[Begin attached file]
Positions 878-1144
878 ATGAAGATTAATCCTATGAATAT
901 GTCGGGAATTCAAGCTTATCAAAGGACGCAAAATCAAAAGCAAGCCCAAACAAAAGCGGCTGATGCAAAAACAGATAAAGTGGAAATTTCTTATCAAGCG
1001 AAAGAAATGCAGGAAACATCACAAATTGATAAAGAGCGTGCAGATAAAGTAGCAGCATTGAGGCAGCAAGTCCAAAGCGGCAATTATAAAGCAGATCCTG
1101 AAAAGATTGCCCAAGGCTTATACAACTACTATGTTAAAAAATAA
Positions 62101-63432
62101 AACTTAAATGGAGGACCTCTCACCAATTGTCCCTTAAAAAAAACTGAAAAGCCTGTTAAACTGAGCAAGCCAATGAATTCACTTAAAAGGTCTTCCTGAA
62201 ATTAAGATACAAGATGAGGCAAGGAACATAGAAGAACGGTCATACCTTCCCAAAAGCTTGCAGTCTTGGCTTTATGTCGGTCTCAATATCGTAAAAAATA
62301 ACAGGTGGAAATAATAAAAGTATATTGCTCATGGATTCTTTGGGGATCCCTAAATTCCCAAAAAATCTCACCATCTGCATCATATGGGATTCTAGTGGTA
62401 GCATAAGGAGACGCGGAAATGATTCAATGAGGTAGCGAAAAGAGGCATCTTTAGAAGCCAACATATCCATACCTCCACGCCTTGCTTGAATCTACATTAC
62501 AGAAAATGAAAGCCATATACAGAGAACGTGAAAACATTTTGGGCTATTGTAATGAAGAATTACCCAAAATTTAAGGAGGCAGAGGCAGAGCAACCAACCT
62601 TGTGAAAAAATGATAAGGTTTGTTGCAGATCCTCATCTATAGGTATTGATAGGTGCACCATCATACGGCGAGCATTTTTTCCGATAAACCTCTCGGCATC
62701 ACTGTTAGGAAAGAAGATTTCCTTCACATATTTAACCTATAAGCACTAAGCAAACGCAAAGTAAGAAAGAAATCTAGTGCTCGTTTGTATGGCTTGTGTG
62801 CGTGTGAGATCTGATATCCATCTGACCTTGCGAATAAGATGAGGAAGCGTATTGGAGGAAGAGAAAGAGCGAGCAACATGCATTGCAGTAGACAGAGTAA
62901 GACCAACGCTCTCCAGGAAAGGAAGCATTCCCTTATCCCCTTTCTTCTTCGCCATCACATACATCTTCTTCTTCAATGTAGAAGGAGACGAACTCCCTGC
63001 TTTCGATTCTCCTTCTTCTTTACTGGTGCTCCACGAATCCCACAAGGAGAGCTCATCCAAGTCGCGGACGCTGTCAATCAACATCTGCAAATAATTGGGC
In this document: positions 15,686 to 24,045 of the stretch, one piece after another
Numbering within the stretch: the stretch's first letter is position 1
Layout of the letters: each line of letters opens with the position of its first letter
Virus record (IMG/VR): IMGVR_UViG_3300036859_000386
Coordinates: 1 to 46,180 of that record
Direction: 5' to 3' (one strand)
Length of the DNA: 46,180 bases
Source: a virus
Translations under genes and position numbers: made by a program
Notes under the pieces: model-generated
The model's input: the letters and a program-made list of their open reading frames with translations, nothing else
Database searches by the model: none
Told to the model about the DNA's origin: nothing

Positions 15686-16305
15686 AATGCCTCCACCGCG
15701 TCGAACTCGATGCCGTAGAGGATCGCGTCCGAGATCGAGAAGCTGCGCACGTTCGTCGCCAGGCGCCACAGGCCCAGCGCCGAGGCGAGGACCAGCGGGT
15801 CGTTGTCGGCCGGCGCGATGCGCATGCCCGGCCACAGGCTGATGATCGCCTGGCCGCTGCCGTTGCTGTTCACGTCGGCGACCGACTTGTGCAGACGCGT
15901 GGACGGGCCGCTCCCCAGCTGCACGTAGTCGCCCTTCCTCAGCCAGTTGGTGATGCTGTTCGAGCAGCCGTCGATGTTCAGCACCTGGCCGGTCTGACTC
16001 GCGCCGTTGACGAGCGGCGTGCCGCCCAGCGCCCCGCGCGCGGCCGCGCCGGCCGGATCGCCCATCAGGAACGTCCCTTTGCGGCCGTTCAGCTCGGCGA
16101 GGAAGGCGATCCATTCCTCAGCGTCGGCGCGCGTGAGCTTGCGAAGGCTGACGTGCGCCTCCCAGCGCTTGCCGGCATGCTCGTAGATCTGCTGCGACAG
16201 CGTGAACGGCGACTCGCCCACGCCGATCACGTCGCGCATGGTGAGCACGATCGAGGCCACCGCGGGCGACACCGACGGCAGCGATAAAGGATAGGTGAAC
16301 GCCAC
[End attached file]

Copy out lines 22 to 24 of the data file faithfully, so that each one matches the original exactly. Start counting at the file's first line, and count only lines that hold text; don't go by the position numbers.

Direction: 5' to 3' (one strand)
Length of the DNA: 46,180 bases
Source: a virus